Pesticide Handling and Human Health: Conventional and Organic Cotton Farming in Benin

Publikation: Working paperForskning


Synthetic pesticides can be detrimental to the health of humans, particularly when handled inappropriately, which is often the case in developing countries. We investigate to what extent using personal protective equipment (PPE) during pesticide application can mitigate the detrimental health effects of pesticides. Our empirical analysis is based on data from smallholder cotton farmers in Benin and includes both conventional cotton farmers who extensively use synthetic pesticides and organic cotton farmers who are only allowed to use bio-pesticides. Using per-capita health expenditure as proxy for the health of the farmers, our results show that conventional cotton farmers generally have significantly poorer health than organic cotton farmers because most conventional farmers wear insufficient PPE when spraying pesticides. While PPE use vastly improves the health of conventional farmers, we do not find a statistically significant effect on the health of organic cotton farmers, which could indicate that bio-pesticides have much smaller detrimental health effects than synthetic pesticides. However, conventional farmers have a similar state of health as organic farmers when they use four or more PPE items. Hence, measures that encourage conventional cotton farmers to use more PPE during pesticide spraying or to adopt organic farming would substantially improve these farmers’ health.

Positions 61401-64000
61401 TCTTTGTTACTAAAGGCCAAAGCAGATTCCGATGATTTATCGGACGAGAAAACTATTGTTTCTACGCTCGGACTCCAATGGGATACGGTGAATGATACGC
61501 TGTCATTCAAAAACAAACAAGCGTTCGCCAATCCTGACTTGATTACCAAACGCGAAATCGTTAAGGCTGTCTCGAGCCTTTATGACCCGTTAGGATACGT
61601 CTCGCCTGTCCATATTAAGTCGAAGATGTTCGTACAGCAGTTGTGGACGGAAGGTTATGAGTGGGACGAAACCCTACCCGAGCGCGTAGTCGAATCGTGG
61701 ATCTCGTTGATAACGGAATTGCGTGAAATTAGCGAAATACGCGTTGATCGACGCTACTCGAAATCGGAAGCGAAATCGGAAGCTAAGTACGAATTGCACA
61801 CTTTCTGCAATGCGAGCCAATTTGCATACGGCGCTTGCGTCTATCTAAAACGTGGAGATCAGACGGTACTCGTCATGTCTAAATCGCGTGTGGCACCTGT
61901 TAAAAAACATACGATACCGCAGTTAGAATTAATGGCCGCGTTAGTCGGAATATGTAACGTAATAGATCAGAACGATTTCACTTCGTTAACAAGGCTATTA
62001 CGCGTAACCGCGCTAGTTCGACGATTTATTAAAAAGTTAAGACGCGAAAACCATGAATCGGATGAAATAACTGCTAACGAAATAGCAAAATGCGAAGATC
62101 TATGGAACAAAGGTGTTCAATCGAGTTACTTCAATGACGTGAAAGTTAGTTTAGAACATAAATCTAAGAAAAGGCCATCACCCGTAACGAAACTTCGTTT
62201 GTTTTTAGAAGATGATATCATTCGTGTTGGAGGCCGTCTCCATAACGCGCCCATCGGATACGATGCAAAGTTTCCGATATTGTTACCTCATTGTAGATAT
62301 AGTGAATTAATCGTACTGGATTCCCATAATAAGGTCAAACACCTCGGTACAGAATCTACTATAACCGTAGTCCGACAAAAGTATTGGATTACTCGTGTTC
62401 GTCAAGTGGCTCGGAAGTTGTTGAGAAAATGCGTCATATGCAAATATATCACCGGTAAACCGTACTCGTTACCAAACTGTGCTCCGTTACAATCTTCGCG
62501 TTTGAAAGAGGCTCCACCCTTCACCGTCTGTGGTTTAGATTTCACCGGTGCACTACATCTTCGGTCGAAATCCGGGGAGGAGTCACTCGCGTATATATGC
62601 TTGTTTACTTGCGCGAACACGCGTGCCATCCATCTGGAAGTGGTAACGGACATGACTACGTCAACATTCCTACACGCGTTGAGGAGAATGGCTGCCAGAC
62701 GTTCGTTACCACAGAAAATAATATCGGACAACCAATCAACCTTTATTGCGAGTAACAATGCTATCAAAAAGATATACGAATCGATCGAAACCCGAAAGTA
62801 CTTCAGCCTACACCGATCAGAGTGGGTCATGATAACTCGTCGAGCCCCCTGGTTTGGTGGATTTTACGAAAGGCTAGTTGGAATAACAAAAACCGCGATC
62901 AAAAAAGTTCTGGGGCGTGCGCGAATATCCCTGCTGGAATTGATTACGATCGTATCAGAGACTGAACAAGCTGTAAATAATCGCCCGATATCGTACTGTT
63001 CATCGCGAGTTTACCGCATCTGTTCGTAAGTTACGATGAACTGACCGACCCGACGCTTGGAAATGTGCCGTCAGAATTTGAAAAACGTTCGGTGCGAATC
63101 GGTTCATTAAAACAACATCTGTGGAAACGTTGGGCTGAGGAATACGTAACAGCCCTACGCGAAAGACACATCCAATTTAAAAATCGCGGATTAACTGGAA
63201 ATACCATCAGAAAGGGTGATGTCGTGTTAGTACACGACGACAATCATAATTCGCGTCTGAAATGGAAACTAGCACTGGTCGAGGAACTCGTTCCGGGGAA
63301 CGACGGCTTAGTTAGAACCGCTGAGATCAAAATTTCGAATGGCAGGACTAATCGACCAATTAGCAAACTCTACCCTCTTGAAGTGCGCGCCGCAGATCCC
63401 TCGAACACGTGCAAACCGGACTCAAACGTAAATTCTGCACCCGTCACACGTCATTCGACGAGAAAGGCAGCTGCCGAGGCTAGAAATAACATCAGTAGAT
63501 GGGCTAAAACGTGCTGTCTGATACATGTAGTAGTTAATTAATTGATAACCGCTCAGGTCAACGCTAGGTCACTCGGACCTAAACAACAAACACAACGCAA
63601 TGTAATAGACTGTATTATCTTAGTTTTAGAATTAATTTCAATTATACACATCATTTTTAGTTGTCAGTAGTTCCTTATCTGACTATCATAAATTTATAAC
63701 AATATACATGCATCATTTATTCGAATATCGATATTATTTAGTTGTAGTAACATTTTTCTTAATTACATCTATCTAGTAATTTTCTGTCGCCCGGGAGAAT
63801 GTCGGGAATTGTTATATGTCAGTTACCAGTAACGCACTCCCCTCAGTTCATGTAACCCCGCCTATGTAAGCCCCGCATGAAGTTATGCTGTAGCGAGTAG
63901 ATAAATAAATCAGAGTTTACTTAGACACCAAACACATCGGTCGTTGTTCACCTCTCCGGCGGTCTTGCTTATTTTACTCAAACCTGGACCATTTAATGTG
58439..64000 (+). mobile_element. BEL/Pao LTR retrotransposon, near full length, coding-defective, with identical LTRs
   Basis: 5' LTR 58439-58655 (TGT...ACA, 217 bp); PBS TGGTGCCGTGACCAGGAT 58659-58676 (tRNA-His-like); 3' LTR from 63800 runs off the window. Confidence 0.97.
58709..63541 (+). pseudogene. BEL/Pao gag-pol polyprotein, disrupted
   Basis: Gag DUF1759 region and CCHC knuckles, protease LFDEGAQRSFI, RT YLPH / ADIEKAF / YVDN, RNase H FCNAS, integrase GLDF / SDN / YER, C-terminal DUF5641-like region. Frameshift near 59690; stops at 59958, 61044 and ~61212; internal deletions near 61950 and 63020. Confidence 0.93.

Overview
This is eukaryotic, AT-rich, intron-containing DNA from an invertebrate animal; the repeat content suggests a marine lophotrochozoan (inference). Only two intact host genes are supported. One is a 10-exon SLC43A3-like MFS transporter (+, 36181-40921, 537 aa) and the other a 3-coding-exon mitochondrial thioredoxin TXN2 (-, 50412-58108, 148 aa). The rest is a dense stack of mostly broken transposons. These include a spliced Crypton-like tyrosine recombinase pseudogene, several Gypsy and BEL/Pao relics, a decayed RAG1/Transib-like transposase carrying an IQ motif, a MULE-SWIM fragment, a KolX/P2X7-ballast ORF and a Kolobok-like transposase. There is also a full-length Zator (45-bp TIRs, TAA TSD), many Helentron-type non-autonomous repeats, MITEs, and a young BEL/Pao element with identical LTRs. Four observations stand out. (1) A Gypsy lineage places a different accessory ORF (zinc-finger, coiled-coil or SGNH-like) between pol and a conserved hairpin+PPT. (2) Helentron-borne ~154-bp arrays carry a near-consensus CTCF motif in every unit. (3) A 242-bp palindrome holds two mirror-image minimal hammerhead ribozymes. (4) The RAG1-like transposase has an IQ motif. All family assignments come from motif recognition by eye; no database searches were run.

UdgiverDepartment of Food and Resource Economics, University of Copenhagen
Antal sider49
StatusUdgivet - 2021
NavnIFRO Working Paper

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